In the quest for novel drug entities, the hybrid approach is a promising path to drug molecules that can effectively target cancer. The hybrid approach can also be used to optimize certain biological properties like affinity and selectivity, but also to gain novel biological activities distinct from individual components. In general, hybridization of ≥ 2 structurally or functionally distinct pharmacologic substances in a molecule forms the basis for innovative cancer interventions. For example, Ferroquine – is an antimalarial and anticancer drug, ferrocifen – is a hormone-dependent breast cancer drug, while the molecule class called naphthalimide – is an antiproliferative drug – that is effective against cancer lesions. Ferroquine is a conjugate of ferrocene, chloroquine, and a basic alkylamine. Ferroquine reduces the viability of cancerous cells and binds effectively with the biological receptors and enzymes. Ferrocifen works by binding with estrogen receptors and has negligible adverse effects on normal human cells. Naphthalimides are resistant to enzymes that transfer drugs out of neoplastic cells.
Based on the hybridization approach, researchers from the University of Malta: PhD student Alex Johnson, Associate Professor Joseph Buhagiar and Associate Professor David Magri examined eight ferrocene and 4-amino-1, 8-naphthalimide conjugates and tested them in two cancer cell lines. The authors hypothesized that the ferrocene group might promote the production of free radicals, which in turn would have a synergistic cytotoxic effect on the cancerous cells by damaging the DNA. They also mention that the naphthalimide group hinders the activity of topoisomerase enzymes. The activity of the drug conjugates were demonstrated against myelogenous leukemia and human breast cancer cells, using a colorimetric assay. Moreover, the research team also postulated that those compounds that are non-toxic could be used as fluorescence cellular imaging probes.
Out of the 8 ferrocene-naphthalimide compounds reported in their study, one molecule (compound 4, N-methylethylenediamine) was the most cytotoxic against myelogenous leukemia cells while another compound 6 (piperazine) was most potent against human breast cancer cells. The difference between the cytotoxic properties and growth inhibition values of the different compounds is perceived to be due to the higher basicity levels of secondary amine moieties and enhanced aqueous solubility. The authors also observed that different compounds demonstrated different trends in growth inhibition over 24-72 hours duration of observation. The original research article is now published in the peer-reviewed journal – RSC Medicinal Chemistry.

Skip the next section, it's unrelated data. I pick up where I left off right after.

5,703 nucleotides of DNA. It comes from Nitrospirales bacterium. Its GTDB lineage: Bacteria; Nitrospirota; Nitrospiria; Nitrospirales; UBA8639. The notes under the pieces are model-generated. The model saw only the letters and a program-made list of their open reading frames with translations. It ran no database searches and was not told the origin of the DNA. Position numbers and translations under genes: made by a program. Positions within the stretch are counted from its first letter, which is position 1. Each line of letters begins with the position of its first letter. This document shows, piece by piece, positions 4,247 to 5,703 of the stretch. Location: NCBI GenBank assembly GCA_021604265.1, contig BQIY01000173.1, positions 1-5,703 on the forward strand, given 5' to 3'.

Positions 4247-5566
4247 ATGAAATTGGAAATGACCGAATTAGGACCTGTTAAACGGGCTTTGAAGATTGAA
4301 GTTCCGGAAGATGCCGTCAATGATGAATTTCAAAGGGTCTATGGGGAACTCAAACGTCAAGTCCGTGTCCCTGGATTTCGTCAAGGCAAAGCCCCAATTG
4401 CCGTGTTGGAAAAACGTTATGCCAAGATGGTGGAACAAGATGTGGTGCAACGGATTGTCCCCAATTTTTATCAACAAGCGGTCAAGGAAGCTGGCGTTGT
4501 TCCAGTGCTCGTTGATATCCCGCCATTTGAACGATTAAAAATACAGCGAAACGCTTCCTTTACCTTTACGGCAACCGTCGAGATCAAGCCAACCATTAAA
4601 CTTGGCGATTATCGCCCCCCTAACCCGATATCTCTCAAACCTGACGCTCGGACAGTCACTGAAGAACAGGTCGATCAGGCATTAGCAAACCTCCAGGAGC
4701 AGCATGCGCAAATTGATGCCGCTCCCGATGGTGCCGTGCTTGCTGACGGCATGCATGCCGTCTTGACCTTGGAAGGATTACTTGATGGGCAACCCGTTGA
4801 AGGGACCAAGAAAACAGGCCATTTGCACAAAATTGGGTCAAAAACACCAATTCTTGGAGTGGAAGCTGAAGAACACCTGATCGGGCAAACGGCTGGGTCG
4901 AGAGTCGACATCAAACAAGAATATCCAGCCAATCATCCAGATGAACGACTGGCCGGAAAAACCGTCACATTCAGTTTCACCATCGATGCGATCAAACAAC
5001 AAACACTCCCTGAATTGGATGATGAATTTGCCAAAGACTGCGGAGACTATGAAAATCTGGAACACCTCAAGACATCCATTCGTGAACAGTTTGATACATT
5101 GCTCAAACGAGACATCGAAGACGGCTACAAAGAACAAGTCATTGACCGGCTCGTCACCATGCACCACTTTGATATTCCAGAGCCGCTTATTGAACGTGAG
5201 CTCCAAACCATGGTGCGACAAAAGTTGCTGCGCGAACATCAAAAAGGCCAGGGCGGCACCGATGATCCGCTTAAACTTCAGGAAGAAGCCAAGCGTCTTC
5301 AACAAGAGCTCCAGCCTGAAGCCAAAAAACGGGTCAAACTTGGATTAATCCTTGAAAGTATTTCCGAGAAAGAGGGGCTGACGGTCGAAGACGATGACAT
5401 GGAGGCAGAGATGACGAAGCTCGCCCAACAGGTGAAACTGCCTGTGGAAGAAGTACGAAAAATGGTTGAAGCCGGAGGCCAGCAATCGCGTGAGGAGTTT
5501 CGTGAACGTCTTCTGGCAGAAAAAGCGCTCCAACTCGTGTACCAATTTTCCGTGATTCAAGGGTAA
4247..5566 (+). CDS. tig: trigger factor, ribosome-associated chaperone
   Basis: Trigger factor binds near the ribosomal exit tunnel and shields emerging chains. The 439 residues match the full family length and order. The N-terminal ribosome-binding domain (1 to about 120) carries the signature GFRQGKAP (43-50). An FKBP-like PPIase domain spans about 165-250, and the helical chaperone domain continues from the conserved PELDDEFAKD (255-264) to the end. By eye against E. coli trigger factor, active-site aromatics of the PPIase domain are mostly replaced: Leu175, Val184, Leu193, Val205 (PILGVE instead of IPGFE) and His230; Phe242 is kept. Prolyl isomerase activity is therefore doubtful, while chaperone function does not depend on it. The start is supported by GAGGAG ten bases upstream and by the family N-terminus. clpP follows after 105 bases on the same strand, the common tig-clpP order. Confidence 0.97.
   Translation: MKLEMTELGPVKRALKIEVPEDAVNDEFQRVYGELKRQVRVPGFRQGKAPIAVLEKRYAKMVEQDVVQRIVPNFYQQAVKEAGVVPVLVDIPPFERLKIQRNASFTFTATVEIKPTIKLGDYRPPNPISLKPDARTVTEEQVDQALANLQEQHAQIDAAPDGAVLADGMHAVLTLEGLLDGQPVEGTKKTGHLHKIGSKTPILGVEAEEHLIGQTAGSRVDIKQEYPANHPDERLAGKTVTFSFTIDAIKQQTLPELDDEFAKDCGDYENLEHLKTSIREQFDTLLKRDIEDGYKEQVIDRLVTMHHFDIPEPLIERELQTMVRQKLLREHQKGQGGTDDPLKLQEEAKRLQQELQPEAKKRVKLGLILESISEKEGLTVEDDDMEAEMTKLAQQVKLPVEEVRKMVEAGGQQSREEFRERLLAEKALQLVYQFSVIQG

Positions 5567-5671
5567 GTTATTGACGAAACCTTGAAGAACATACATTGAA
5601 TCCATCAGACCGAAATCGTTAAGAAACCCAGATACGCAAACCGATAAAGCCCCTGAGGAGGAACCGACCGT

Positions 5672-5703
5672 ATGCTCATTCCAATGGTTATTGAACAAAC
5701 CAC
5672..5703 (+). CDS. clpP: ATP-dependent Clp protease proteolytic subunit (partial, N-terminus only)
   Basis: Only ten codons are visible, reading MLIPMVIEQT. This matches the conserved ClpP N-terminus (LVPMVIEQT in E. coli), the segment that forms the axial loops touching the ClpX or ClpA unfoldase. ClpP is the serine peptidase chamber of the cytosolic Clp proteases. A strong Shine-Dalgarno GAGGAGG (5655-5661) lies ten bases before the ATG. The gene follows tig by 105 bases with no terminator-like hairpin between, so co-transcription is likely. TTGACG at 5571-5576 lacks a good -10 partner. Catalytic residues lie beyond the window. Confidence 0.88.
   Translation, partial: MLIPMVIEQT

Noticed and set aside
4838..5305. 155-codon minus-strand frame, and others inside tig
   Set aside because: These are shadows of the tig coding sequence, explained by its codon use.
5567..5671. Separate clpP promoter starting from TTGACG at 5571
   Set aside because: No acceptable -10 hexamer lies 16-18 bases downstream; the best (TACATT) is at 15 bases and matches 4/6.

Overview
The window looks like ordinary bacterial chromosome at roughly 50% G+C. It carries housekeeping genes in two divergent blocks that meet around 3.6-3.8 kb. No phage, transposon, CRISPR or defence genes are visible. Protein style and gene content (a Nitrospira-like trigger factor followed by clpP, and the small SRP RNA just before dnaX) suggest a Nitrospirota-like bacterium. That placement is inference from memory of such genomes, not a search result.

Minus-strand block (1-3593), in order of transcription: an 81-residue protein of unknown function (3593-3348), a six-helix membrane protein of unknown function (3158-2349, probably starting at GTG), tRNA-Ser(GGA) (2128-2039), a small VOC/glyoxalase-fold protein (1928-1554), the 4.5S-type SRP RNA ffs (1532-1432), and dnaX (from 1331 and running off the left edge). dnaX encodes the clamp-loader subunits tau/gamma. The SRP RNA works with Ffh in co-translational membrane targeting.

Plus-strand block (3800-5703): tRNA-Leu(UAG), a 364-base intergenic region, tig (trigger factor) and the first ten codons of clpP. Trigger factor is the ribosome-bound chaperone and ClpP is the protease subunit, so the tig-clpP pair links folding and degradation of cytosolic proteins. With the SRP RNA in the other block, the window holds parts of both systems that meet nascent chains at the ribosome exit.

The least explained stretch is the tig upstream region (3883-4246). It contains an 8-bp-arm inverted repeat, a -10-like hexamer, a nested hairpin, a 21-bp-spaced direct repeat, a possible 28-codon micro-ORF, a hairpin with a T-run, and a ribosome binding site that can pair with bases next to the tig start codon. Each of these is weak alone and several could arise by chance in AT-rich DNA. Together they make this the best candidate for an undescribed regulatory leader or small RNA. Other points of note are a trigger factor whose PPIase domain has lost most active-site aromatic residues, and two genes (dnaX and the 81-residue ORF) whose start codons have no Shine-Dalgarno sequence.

The authors observed that the 8 ferrocene-containing naphthalimide compounds did not achieve the optimal growth inhibition levels against the two cancer cell lines within 24 hours of administration of these compounds, except for compound 6 containing a piperazine moiety. The authors concluded that the greatest cytotoxic activity against myelogenous leukemia cell lines was demonstrated by compounds 4 and non-ferrocene compounds 9 and 10. For the breast cancer cell line, compound 6 attributes greater cytotoxic activity as compared to other compounds. The study was the first to demonstrate the application and efficacy of Pourbaix sensors as cellular imaging stains for acidity and oxidisability. Compounds 1, 2 and 5 , which were not cytotoxic to either the human breast cancer or myelogenous leukemia cell lines within a 24 hour incubation period, were proposed as useful cellular imaging applications.
The study addressed the unique tasks of hybrid molecule design, and described how to use the approach to enhance biological activity with respect to both activity and selectivity of the hybrid approach in two cancer cell lines. The researchers demonstrated that the hybrids can be more than the sum of their components, and really should be considered as new innovative pharmacological entities in their own respect. Moreover, the study carefully analysed the structure-activity of a drug combination of ferrocene and naphthalimide against human breast cancer and myelogenous leukemia cell lines. The growth inhibition properties of ferrocene and non-ferrocene compounds were variable, as were the trends in the activity of the same compound over different time durations. Further investigations into the study and utility of these compounds by Professor Magri and colleagues is underway.
Alex D. Johnson, Joseph A. Buhagiar, David C. Magri. 4-Amino-1, 8-naphthalimide-ferrocene conjugates as potential multi-targeted anticancer and fluorescent cellular imaging agents. RSC Med. Chem., 2021, 12, 2060 DOI: 10.1039/d1md00246e